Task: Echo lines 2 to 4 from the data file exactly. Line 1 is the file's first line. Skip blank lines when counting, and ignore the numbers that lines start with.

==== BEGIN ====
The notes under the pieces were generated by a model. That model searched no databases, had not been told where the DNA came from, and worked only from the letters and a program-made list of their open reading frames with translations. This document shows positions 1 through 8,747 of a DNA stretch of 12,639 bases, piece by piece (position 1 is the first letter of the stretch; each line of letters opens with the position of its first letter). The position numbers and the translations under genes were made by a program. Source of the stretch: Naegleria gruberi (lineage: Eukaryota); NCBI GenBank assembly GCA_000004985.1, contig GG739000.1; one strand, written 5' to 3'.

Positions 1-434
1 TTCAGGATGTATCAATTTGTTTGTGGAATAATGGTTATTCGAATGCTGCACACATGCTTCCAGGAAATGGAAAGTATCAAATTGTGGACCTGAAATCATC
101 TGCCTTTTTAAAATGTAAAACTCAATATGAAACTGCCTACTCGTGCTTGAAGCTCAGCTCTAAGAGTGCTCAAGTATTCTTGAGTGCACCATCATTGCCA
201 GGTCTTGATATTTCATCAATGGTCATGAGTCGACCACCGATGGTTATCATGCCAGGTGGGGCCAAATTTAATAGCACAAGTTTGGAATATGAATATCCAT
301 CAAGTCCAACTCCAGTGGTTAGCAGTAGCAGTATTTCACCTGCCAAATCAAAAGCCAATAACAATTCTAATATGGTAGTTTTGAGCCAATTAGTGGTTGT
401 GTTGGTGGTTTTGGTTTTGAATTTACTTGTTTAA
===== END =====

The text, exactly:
Positions 1-434
1 TTCAGGATGTATCAATTTGTTTGTGGAATAATGGTTATTCGAATGCTGCACACATGCTTCCAGGAAATGGAAAGTATCAAATTGTGGACCTGAAATCATC
101 TGCCTTTTTAAAATGTAAAACTCAATATGAAACTGCCTACTCGTGCTTGAAGCTCAGCTCTAAGAGTGCTCAAGTATTCTTGAGTGCACCATCATTGCCA